Charity Regulation in Northern Ireland – An Update

Written by Rosie Timoney

The judgment in McKee & Others v Charity Commission for Northern Ireland delivered in February 2020 held that the Charity Act (Northern Ireland) 2008 (the “Act”) did not provide the Charity Commission for Northern Ireland (the “Commission”) authority to delegate decision making to staff acting alone and that as such, the Commission must meet as a complete body to lawfully make decisions.

Following that judgment, an Independent Review of Charity Regulation in Northern Ireland was commissioned by the Minister for Communities and remains ongoing.

In addition to the Independent Review, new legislation has been proposed to the Northern Ireland Assembly to make provision regarding the lawfulness of decisions taken or other things done by staff of the Commission, and about exempting charities, by reference to conditions related to thresholds, from the duty to be registered in the register of charities.

The Bill as proposed will amend the Act with retrospective effect to render lawful previous decisions taken by Commission staff in reliance on unlawful delegation in cases where doing so is consistent with rights under the European Convention on Human Rights and the decision is not unlawful on other grounds. It will provide a power of delegation to Commission staff going forward provided the functions to be delegated are set out in a Scheme of Delegation approved by the Department, but will stipulate that certain functions can never be delegated to staff.

The overarching objective of the Bill is to deal with the issues raised by the judgment in a way that protects charities, protects rights and restores the pillars of the regulatory framework for charities. The Bill has three substantive clauses which are briefly summarised below:

1. Actions of Commission staff treated as Commission actions

Clause 1 makes provision with retrospective effect to make the majority of decisions taken by Commission staff lawful.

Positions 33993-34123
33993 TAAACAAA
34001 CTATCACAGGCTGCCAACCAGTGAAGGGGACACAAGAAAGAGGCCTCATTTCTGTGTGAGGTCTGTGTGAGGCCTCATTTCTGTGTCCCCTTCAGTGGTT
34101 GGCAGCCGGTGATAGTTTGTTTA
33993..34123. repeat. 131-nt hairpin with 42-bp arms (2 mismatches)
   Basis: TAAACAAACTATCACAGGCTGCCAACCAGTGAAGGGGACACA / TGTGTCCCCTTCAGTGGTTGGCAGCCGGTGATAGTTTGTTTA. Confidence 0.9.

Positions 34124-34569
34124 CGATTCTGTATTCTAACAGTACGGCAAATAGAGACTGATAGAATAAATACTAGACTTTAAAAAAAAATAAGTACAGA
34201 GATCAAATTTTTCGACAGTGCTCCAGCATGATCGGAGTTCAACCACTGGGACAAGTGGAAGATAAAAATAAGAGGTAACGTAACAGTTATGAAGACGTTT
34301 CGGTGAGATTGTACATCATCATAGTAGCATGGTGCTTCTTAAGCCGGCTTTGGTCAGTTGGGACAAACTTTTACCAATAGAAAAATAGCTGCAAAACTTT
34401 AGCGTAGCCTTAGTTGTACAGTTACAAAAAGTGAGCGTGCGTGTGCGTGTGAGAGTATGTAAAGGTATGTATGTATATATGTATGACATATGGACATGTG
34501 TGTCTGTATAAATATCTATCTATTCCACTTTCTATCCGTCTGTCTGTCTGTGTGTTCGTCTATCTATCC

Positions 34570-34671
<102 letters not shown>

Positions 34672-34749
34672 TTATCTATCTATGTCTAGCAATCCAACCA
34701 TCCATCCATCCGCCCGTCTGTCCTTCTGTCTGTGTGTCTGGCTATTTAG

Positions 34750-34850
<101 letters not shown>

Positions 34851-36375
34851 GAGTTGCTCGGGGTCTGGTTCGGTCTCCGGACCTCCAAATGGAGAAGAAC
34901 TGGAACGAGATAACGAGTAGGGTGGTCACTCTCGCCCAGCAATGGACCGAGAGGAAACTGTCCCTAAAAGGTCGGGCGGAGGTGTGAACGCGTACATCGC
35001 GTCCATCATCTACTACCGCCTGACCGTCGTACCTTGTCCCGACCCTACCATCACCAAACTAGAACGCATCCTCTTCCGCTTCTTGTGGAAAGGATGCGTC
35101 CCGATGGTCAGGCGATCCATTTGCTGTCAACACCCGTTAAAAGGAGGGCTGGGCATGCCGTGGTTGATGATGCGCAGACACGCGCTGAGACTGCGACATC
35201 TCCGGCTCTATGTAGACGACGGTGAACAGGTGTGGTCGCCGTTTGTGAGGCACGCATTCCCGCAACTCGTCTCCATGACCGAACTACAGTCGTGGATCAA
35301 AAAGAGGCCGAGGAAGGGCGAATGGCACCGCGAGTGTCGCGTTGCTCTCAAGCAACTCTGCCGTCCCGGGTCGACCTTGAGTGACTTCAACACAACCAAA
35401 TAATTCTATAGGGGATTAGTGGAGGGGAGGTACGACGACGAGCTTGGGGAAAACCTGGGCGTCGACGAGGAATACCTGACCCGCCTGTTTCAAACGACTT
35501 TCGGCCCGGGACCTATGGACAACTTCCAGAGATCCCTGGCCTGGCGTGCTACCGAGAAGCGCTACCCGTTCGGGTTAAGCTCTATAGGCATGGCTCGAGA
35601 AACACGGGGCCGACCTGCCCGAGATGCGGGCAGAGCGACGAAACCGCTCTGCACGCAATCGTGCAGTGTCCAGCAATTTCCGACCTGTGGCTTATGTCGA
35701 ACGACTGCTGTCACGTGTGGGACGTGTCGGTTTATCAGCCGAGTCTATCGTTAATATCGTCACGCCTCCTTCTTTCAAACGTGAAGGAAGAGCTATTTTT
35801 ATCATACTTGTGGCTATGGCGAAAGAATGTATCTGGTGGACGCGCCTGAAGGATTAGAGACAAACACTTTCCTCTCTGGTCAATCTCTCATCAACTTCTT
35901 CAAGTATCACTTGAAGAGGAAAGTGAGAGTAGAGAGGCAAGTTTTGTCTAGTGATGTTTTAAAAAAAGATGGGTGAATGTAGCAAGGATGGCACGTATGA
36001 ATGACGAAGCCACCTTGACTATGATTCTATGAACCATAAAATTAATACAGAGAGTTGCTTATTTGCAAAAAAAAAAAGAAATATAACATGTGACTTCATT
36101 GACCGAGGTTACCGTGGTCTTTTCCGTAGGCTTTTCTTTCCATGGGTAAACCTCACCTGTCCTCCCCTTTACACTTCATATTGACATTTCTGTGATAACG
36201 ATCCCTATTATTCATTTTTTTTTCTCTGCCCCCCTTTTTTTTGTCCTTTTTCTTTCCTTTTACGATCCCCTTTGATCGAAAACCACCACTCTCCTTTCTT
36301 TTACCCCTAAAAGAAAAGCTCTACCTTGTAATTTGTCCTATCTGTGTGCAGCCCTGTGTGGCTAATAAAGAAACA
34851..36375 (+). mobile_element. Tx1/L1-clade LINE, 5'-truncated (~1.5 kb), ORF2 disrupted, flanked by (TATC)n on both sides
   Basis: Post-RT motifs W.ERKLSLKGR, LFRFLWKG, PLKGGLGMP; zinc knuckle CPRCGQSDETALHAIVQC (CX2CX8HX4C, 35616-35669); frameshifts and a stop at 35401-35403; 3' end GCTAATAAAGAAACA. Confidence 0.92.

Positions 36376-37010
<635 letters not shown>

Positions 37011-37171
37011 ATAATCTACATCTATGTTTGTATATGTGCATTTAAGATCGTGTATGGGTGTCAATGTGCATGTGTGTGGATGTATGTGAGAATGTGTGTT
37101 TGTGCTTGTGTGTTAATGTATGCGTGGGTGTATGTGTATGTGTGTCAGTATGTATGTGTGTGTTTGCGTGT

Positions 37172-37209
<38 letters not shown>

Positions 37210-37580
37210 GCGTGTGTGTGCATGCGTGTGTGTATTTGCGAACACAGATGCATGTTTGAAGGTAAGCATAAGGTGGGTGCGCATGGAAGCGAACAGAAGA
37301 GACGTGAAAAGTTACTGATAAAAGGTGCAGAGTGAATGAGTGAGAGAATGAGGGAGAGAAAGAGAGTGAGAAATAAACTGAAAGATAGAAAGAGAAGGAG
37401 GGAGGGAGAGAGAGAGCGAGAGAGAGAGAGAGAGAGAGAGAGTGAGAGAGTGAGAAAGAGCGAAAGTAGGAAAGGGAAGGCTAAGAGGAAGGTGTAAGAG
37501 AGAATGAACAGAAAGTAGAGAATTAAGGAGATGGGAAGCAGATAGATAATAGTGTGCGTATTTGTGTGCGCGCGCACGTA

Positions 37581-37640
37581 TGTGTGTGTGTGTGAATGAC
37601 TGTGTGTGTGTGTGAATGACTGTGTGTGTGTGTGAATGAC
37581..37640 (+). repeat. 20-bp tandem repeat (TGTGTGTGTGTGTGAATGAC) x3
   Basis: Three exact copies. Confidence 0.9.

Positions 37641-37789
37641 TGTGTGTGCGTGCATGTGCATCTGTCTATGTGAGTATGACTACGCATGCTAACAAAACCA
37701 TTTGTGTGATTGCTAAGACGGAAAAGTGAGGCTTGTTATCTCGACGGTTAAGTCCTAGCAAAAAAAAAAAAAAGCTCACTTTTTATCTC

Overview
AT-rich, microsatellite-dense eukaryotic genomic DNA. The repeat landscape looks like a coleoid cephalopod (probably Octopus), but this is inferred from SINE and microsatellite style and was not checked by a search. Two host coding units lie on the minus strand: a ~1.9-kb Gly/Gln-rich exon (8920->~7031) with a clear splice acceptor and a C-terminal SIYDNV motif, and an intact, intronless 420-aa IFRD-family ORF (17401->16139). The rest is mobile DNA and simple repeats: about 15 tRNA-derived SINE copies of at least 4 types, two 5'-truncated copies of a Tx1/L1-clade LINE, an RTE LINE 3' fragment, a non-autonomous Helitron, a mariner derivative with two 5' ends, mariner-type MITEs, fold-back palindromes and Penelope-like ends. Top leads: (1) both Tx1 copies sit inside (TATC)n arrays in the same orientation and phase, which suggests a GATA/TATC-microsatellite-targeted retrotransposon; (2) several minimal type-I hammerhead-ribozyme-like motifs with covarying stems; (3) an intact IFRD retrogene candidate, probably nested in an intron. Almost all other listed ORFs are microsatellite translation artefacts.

2. Power of Commission to delegate to staff

Clause 2 inserts paragraph 9A into Schedule 1 to the Act allowing for certain functions to be delegated to staff provided they are set out in an approved Scheme of Delegation.

3. Power to introduce a registration threshold via regulations

Clause 3 inserts new sections 16A to 16C which provide a power to introduce a registration threshold through regulations at some future point, subject to the draft affirmative procedure (except in the case of varying the amount of an existing threshold). The power will allow for the regulations to:

  • Exempt charities falling below the threshold from the requirement to register;
  • Determine the nature of the threshold;
  • Determine any evidence to be provided to the Commission and allow for that evidence to be used in pursuance of the Commission’s functions;
  • Apply or dis-apply any provision of the Act to any charity exempted from registration by the threshold; and
  • Amend any offences or introduce similar or corresponding ones as a consequence of the threshold.

The clause itself will permit charities falling below the threshold to register voluntarily or be removed from the register if they so wish.

The Charities Bill is currently at the second stage. A call for evidence and views on the Charities Bill opened on 14 July and closes on 3 September.

For more information or advice, please contact a member of the Charities team at Carson McDowell.

*This information is for guidance purposes only and does not constitute, nor should be regarded, as a substitute for taking legal advice that is tailored to your circumstances.

About the author

Rosie Timoney

Senior Associate

Rosie is a Senior Associate in the Corporate team at Carson McDowell. Rosie has extensive experience of corporate matters, advising clients on the sale and acquisition of companies and businesses, corporate reorganisations and shareholder matters.

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